Redis is system software and a type of system software that holds user data, so it is among the most critical pieces of a software stack.
For this reason, Redis' release cycle is such that it ensures highly-stable releases, even at the cost of slower cycles.
A given version of Redis can be at three different levels of stability:
The unstable version of Redis is located in the
unstable branch in the
Redis GitHub repository.
This branch is the source tree where most of the new features are under
unstable is not considered production-ready: it may contain
critical bugs, incomplete features, and is potentially unstable.
However, we try hard to make sure that even the unstable branch is usable most of the time in a development environment without significant issues.
New minor and major versions of Redis begin as forks of the
The forked branch's name is the target release
For example, when Redis 6.0 was released as a release candidate, the
branch was forked into the
6.0 branch. The new branch is the release
candidate (RC) for that version.
Bug fixes and new features that can be stabilized during the release's time
frame are committed to the unstable branch and backported to the release
candidate branch. The
unstable branch may include additional work that is not
a part of the release candidate and scheduled for future releases.
The first release candidate, or RC1, is released once it can be used for development purposes and for testing the new version. At this stage, most of the new features and changes the new version brings are ready for review, and the release's purpose is collecting the public's feedback.
Subsequent release candidates are released every three weeks or so, primarily for fixing bugs. These may also add new features and introduce changes, but at a decreasing rate and decreasing potential risk towards the final release candidate.
Once development has ended and the frequency of critical bug reports for the release candidate wanes, it is ready for the final release. At this point, the release is marked as stable and is released with "0" as its patch-level version.
Stable releases liberally follow the usual
versioning schema. The primary goal is to provide explicit guarantees regarding
Patches primarily consist of bug fixes and very rarely introduce any compatibility issues.
Upgrading from a previous patch-level version is almost always safe and seamless.
New features and configuration directives may be added, or default values changed, as long as these don’t carry significant impacts or introduce operations-related issues.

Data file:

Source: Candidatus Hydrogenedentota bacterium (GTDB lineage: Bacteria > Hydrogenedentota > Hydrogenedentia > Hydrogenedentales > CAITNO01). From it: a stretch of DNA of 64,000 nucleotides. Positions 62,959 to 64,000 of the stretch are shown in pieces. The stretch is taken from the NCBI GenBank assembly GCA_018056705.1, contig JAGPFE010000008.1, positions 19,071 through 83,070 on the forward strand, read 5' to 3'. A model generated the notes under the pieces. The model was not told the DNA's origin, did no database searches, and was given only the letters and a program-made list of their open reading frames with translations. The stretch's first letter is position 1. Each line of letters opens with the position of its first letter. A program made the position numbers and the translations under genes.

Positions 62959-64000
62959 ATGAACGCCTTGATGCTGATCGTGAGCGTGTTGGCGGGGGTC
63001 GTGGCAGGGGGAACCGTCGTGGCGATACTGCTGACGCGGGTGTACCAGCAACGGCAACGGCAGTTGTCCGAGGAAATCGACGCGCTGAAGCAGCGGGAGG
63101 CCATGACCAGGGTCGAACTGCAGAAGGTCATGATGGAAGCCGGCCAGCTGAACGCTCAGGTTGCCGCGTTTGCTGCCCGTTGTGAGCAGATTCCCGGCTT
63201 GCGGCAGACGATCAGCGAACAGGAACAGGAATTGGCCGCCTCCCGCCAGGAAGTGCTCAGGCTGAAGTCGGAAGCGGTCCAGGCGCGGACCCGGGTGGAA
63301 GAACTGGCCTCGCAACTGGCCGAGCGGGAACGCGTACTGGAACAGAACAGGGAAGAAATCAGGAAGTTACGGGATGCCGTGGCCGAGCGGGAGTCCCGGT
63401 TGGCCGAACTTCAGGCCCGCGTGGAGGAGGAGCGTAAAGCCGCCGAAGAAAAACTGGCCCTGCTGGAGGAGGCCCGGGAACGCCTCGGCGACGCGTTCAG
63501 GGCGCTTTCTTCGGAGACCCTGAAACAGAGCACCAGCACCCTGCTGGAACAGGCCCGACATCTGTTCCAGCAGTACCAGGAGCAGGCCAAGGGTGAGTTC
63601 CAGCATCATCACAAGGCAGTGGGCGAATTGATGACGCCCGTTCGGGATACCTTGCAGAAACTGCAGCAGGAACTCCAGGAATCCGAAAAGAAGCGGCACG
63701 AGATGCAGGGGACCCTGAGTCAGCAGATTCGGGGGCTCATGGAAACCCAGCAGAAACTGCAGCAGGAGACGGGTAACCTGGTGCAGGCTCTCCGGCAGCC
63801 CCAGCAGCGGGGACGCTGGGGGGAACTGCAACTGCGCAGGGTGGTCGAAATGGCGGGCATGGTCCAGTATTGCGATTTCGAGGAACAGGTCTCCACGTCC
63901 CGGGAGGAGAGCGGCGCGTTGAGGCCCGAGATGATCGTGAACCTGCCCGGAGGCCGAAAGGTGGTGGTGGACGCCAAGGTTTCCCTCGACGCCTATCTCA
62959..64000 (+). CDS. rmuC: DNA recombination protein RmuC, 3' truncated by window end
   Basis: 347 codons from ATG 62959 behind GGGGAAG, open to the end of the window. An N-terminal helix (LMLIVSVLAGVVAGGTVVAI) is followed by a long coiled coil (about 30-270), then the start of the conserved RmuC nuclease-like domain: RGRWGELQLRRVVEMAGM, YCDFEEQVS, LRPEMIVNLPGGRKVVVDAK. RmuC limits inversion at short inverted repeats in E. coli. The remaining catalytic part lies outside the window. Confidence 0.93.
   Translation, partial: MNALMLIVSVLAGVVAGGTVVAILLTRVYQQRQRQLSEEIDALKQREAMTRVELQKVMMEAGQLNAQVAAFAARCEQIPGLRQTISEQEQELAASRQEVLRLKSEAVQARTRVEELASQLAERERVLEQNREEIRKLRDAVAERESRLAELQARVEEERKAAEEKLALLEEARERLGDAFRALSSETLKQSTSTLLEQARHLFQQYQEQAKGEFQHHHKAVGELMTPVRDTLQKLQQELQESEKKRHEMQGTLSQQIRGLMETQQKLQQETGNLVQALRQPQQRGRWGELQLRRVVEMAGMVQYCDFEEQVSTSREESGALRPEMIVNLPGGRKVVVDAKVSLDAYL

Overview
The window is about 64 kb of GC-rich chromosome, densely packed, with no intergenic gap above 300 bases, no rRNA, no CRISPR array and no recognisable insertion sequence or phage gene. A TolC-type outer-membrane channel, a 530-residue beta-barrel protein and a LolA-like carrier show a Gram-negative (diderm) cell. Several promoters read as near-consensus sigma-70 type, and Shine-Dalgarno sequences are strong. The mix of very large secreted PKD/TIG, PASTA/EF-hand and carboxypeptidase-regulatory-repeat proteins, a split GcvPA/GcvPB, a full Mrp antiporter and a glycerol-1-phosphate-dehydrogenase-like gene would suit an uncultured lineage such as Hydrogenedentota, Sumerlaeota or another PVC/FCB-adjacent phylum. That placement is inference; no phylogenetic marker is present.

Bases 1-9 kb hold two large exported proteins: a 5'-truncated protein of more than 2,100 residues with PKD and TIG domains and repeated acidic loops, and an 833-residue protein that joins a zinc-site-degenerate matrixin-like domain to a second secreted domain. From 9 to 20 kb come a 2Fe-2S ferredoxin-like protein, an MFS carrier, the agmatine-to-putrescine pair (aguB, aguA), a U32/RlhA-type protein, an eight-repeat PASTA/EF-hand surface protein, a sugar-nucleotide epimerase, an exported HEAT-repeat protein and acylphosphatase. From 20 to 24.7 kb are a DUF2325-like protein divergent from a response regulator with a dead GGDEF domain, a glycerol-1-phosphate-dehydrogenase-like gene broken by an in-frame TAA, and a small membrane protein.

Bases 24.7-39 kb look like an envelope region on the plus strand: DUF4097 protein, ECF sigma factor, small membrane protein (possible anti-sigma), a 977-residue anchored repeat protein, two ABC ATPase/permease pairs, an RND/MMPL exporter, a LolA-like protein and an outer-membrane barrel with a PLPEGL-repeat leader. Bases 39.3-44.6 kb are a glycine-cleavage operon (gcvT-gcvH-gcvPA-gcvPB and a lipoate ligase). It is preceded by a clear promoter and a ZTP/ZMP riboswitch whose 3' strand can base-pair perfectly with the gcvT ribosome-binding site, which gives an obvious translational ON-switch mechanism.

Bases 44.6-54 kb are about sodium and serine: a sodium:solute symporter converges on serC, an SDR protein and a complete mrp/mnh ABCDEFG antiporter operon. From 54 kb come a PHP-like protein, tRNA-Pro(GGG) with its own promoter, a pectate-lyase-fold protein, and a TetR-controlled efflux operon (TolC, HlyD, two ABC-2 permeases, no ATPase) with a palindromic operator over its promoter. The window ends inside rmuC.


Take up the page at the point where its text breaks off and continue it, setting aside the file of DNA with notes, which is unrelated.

Minor versions usually deliver maturity and extended functionality.
Upgrading between minor versions does not introduce any application-level compatibility issues.
Minor releases may include new commands and data types that introduce operations-related incompatibilities, including changes in data persistence format and replication protocol.
Major versions introduce new capabilities and significant changes.
Ideally, these don't introduce application-level compatibility issues.
A new major version is planned for release once a year.
Generally, every major release is followed by a minor version after six months.
Patches are released as needed to fix high-urgency issues, or once a stable version accumulates enough fixes to justify it.
For contacting the core team on sensitive matters and security issues, please email firstname.lastname@example.org.
As a rule, older versions are not supported as we try very hard to make the Redis API mostly backward compatible.
Upgrading to newer versions is the recommended approach and is usually trivial.
The latest stable release is always fully supported and maintained.
Two additional versions receive maintenance only, meaning that only fixes for critical bugs and major security issues are committed and released as patches:
For example, consider the following hypothetical versions: 1.2, 2.0, 2.2, 3.0, 3.2.
When version 2.2 is the latest stable release, both 2.0 and 1.2 are maintained.
Once version 3.0.0 replaces 2.2 as the latest stable, versions 2.0 and 2.2 are maintained, whereas version 1.x reaches its end of life.
This process repeats with version 3.2.0, after which only versions 2.2 and 3.0 are maintained.
The above are guidelines rather than rules set in stone and will not replace common sense.